Congressional Republicans Vow To Block Marijuana Amendments

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Don’t count on there being any marijuana votes in the U.S. House next year.

That’s the message that Republican leadership in Congress is sending after blocking a number of cannabis amendments from reaching the House floor earlier this year.

“The chairman has taken a stand against all amendments that are deemed poison pills and that would imperil passage of the final bill,” Caroline Boothe, spokeswoman for House Rules Committee Chairman Pete Sessions (R-TX), told Marijuana.com in an email on Monday.

The Rules Committee is responsible for deciding which submitted amendments are allowed to be considered on the House floor.

In recent years, Congressional leadership has taken up spending bills under relatively open rules whereby almost any amendment could be debated and voted on as long as it was germane to the overall legislation. But due to unrelated disputes over gay rights, gun policy and the right of transgender people to access public bathrooms, House Republicans began locking down the amendment process earlier this year so that only certain approved amendments can come to the floor.

While marijuana law reformers have been able to pass amendments in recent years — such as a rider preventing the Department of Justice from interfering with state medical cannabis laws — the new approach has impeded efforts to demonstrate that there is majority support in Congress for scaling back prohibition.

Earlier this year, for example, the Rules Committee blocked House floor votes on amendments concerning marijuana businesses’ access to banking services and Washington, D.C.’s ability to spend its own money legalizing and regulating cannabis sales. The committee also prevented two measures to expand medical marijuana research from being considered.

But despite Boothe’s reference to “poison pills,” the House approved a version of the banking amendment in 2014 by a vote of 231 – 192, and the overall bill was later passed as well. Similarly, the measure to protect state medical cannabis laws from federal interference was approved with strong bipartisan House votes in 2014 and 2015, and the overall spending bills were also passed once the marijuana measures were attached.

Boothe did not respond to a request for clarification about her boss’s position on the broadly popular medical marijuana measure.

The restricted amendment rules put in place this year left marijuana law reformers much less confident about the ability to enact and extend their legislation, which must be approved each year because appropriations measures only apply to specific fiscal years.

But until now, it was not known that there is in effect a blanket ban on measures concerning cannabis policy.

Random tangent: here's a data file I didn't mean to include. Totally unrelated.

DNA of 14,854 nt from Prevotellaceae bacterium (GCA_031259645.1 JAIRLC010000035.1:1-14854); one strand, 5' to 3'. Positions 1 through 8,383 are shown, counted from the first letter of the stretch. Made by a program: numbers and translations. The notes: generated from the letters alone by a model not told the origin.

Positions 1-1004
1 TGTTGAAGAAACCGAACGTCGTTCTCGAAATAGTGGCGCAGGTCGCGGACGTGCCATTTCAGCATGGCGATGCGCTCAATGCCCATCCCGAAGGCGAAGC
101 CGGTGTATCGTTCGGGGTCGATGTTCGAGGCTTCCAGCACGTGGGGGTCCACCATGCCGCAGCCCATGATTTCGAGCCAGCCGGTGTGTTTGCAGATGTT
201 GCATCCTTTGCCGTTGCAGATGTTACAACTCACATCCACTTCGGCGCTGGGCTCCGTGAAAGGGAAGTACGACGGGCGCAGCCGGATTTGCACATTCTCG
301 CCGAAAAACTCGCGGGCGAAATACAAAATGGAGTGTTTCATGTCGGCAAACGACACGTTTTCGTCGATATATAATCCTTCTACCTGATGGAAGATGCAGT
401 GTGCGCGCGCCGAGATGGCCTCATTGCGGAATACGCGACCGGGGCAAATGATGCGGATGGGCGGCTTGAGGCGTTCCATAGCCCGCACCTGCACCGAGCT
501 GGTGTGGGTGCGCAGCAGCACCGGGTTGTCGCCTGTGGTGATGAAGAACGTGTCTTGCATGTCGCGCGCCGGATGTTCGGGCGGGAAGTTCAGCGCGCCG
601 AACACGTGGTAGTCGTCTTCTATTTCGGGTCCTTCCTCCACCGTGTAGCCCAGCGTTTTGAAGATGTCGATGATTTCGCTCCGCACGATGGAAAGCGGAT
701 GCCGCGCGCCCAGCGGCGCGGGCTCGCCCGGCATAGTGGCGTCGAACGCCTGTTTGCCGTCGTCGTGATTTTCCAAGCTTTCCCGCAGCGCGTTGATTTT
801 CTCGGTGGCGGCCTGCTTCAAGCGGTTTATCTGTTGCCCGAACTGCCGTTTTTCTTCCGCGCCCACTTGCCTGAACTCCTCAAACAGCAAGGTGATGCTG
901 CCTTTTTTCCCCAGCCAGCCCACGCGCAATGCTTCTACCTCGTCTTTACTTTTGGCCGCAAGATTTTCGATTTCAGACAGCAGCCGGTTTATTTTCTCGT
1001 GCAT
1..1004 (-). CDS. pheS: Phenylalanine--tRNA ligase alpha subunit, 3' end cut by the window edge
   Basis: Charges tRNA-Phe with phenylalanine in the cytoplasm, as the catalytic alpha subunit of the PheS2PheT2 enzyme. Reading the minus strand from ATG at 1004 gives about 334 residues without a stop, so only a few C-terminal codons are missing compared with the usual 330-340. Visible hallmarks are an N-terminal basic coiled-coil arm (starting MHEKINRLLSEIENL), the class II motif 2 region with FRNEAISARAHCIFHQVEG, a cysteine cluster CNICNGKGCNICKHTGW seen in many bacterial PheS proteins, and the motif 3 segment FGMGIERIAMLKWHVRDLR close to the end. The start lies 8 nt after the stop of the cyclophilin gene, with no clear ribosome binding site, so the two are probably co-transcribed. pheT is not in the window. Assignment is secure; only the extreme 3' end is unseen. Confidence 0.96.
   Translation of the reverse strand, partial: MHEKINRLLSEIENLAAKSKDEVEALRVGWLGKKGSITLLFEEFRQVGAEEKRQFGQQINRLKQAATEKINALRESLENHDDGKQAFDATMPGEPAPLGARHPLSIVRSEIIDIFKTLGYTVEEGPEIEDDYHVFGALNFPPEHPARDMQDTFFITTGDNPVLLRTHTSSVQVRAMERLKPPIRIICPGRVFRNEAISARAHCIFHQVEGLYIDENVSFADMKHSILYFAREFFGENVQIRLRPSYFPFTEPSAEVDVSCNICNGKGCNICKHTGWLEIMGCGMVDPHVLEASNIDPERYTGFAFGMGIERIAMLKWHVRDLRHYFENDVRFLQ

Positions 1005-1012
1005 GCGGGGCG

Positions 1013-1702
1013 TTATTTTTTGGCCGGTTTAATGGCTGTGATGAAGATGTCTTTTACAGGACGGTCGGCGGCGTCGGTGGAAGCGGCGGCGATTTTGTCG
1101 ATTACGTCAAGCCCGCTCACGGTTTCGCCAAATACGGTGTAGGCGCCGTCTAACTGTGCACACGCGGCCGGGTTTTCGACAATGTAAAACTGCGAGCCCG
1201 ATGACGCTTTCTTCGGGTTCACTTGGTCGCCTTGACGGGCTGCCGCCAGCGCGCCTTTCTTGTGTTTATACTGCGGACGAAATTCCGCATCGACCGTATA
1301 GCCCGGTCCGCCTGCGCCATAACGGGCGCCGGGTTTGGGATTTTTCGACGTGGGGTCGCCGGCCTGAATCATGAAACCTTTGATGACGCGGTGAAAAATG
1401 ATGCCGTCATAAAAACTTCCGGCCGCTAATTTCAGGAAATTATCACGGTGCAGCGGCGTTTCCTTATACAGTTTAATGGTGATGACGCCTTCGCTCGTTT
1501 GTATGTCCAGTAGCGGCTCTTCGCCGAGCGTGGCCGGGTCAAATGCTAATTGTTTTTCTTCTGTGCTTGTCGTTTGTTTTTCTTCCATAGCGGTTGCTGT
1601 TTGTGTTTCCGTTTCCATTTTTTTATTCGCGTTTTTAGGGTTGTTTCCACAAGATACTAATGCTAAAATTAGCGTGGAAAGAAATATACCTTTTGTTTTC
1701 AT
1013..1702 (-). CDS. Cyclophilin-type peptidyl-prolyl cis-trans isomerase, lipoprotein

The notion of an outright prohibition on any marijuana amendments was first reported Monday by Politico Magazine. Congressman Thomas Massie (R-KY), who has sponsored industrial hemp measures, told the magazine that the new operating procedure is “an affront to regular order” and “a travesty to our democracy.”

As a result of the inability to take marijuana votes on the House floor, reformers must increasingly rely on the Senate to include cannabis language in its versions of appropriations bills. If efforts succeed there, it is left up to conference committees of members from both chambers to decide whether to include marijuana language in the final enacted versions of spending bills.

Current spending levels for the federal government — along with the state medical marijuana protections that are current law — expire this Friday. It is expected that Congress will pass a short-term measure before then extending funding and policy riders until next spring.

But Sessions, who has been selected to continue chairing the Rules Committee for the next Congress, seems poised to continue the policy of blocking marijuana amendments from coming to the House floor. That, combined with uncertainty about how the incoming Trump administration will handle marijuana, leaves advocates in a precarious position even at a time when a growing number of states are ending prohibition.

Photo Courtesy of Allie Beckett.

About Author

Tom Angell covers policy and politics for Marijuana.com. Separately, he serves as chairman of the nonprofit organization Marijuana Majority, which works to ensure that elected officials and the media treat legalization as a serious, mainstream issue. Marijuana Majority led the effort to get the U.S. Conference of Mayors to pass a resolution telling the federal government to respect state marijuana laws, and orchestrated the first-ever endorsement for marijuana legalization by a U.S. Supreme Court justice (John Paul Stevens). Previously, Tom worked for Law Enforcement Against Prohibition and Students for Sensible Drug Policy. (All organizations are listed for identification purposes only.)

5 Comments

  1. Does this mean that all the Democrats have to do to kill a bill that they don’t like is to add a “marijuana rider”?

  2. What a useless article, Tom. Write some original articles for once in your life, not misrepresenting and paraphrasing actual new sources.

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